Researchers suggest that migraine could be treated with a wireless, electrical stimulation device.
Researchers reveal how the new device - created by therapeutic electronic company Theranica - significantly reduced migraine pain for more than 60 percent of study participants, compared with a sham treatment.
Dr. David Yarnitsky, of Technion Faculty of Medicine in Haifa, Israel, and colleagues recently reported their findings in the journal Neurology.
Migraines are recurring headaches characterized by a moderate or severe throbbing or pulsing pain, which often occurs on one side of the head. Sensitivity to light and sound may also arise with a migraine, as well as nausea and vomiting.
Migraines are estimated to affect around 12 percent of the United States population, and they are around three times more common among women than men.
When it comes to preventing or treating migraine, pain medications are often the first port of call. These include nonsteroidal anti-inflammatory drugs (NSAIDs) (such as aspirin and ibuprofen), triptans (including sumatriptan and rizatriptan), and beta-blockers. However, as with all medications, there is a risk of side effects.
Dr. Yarnitsky and colleagues believe that their new electrical stimulation patch could offer a non-drug alternative for people with migraine, after finding that it is just as effective as pain medication.
For their study, the researchers enrolled 71 adults with episodic migraine, all of whom were experiencing an average of two to eight migraine attacks every month.
Participants had not taken any medication to prevent migraine attacks for at least 2 months prior to the study, the team notes.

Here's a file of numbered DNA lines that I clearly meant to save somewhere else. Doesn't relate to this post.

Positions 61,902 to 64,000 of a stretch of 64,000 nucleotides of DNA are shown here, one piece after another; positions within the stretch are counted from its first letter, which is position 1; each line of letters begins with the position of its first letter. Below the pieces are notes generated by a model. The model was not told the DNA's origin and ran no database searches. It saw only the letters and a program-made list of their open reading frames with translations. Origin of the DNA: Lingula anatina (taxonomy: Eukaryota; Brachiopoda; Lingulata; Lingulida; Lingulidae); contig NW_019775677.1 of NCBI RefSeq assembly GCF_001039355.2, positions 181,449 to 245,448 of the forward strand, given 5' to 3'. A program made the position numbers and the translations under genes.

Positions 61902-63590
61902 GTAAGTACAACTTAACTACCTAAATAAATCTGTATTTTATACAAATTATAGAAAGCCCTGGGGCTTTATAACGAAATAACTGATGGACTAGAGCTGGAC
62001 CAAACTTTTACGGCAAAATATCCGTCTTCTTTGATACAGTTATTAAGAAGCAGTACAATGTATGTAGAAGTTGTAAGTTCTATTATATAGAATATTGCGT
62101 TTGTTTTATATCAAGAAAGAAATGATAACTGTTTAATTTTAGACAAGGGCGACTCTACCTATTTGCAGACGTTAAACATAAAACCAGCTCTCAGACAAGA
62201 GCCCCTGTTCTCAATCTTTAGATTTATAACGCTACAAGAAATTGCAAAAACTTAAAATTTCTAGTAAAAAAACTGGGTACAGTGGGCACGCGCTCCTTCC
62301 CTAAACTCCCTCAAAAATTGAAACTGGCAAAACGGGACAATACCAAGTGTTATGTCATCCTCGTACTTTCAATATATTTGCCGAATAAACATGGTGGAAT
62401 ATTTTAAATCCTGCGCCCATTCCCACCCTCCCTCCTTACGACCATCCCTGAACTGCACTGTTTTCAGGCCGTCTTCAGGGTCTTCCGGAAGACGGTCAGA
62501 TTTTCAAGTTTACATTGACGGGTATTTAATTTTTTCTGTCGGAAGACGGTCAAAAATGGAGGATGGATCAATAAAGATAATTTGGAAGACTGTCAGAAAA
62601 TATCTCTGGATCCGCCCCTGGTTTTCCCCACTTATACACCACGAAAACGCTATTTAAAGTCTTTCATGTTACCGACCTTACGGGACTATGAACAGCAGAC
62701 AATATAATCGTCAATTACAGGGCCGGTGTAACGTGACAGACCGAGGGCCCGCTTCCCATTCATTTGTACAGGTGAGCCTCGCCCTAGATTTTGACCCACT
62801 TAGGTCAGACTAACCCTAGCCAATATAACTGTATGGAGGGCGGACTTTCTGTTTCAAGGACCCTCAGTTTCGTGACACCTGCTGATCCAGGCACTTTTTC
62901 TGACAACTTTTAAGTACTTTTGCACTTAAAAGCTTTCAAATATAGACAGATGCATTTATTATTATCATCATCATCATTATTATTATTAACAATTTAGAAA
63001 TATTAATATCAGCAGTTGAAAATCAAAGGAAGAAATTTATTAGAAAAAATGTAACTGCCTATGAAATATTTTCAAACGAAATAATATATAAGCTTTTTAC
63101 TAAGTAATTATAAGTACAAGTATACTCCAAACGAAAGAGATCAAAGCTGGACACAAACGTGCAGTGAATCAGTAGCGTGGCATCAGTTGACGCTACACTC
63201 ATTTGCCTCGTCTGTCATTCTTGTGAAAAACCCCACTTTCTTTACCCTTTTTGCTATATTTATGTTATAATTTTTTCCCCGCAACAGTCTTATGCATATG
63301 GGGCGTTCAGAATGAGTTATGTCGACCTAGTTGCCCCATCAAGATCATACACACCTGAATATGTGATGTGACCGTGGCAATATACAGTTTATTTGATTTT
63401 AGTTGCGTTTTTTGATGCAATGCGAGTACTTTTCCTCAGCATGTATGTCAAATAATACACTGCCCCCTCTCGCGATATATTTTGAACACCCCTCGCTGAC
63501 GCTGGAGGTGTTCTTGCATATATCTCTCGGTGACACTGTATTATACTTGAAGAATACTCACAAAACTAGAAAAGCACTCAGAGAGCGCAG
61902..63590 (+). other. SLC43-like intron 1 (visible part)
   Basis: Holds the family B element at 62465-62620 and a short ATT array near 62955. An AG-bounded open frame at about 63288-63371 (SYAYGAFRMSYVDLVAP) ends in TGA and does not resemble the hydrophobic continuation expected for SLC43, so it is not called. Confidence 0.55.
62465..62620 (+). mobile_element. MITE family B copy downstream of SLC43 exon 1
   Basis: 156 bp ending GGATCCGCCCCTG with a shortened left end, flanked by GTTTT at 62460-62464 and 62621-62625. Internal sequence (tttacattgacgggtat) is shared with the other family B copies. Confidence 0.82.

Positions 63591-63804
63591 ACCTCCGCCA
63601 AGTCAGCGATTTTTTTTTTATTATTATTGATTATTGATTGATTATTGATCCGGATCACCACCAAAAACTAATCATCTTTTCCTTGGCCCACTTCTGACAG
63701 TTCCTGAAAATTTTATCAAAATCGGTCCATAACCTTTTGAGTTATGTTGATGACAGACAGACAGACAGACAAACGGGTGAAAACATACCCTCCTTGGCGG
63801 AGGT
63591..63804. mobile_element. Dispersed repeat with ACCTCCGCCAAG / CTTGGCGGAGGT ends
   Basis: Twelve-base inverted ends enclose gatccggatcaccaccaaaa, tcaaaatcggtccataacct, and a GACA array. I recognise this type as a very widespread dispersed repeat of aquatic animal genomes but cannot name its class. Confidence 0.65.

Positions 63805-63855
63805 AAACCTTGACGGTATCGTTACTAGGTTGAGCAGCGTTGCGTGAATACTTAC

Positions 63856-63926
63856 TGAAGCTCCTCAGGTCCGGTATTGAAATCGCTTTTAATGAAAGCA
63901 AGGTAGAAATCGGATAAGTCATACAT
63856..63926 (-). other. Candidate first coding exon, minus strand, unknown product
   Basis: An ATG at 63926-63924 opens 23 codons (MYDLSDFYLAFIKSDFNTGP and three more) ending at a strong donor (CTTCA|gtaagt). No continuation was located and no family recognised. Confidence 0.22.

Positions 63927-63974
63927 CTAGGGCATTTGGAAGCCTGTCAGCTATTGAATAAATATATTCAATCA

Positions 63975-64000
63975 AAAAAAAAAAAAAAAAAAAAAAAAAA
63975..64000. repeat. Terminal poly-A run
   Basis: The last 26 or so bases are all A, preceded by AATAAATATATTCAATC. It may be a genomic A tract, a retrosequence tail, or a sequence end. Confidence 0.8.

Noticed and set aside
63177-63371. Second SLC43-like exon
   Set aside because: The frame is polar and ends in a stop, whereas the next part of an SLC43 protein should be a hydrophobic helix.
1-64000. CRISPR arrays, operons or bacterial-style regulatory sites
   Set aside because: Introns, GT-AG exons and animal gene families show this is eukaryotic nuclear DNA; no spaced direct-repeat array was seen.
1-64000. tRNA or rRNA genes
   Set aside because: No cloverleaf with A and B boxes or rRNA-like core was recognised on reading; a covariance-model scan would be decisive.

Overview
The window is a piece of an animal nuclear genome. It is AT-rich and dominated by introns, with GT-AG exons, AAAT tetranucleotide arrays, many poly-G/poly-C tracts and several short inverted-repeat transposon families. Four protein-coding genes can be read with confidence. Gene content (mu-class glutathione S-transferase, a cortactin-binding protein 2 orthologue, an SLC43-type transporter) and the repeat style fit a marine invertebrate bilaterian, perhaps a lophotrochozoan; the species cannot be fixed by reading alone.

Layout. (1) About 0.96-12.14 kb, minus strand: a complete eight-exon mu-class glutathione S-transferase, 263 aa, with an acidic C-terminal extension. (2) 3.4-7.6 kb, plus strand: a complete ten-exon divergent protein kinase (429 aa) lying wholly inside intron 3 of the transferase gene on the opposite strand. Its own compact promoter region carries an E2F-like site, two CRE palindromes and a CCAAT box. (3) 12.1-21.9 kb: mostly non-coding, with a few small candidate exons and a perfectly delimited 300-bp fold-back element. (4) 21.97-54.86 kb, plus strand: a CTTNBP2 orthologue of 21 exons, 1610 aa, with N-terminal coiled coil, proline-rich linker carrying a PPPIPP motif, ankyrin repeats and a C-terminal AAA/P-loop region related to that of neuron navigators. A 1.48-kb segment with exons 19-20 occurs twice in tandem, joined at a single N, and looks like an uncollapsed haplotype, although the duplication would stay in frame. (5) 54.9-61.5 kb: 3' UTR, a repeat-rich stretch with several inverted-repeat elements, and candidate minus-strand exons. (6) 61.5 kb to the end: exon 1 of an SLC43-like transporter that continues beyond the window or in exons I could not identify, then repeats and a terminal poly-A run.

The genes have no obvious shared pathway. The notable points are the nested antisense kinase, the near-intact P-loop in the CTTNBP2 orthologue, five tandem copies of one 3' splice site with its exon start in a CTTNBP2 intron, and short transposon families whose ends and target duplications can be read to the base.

Subjects were allocated to one of two treatment groups. One group received treatment with the electrical stimulation patch, known as Nerivio, while the other group received a sham stimulation treatment.
Significant pain reduction with electrical stimulation patch
The Nerivio patch consists of an armband, rubber electrodes, and a chip. The wireless device is connected to a smartphone app. When instructed by the app, the device generates electrical pulses, which stimulate sensory nerves under the skin. This aims to prevent pain signals from reaching the brain.
Shortly after the start of a migraine, each participant was instructed to apply the Nerivio patch or the sham stimulation device to their upper arm. Different levels of stimulation were tested, and each treatment lasted around 20 minutes.
The researchers found that at the three highest levels of stimulation, 64 percent of individuals treated with the Nerivio patch reported a reduction in migraine pain by more than 50 percent in the 2 hours after treatment, compared with just 26 percent of subjects who received the sham treatment.
Additionally, the team found that at the very highest stimulation level, 58 percent of people who started out with moderate to severe migraine said that their pain was mild or had disappeared following Nerivio treatment, compared with only 24 percent of those in the sham treatment group.
Treatment was most effective when initiated within 20 minutes of a migraine starting, the researchers report. Pain was reduced by 47 percent when treatment was started early, compared with just 25 percent when treatment was started after 20 minutes.
Results 'similar to those seen with triptan medications'
According to Dr. Yarnitsky, who is also a member of the Medical Advisory Board for Theranica, the Nerivio patch produced results "similar to those seen for the triptan medications for migraine."
"These results need to be confirmed with additional studies, but they are exciting. People with migraine are looking for non-drug treatments, and this new device is easy to use, has no side effects and can be conveniently used in work or social settings."
Dr. Yarnitsky points to one limitation of the study, which is that many participants receiving the sham stimulation stopped before the required 20-minute treatment period.
"This may indicate that they knew the stimulation was not active, and thus they were no longer blinded to the study, which is a challenge in any sham stimulation study," says Dr. Yarnitsky.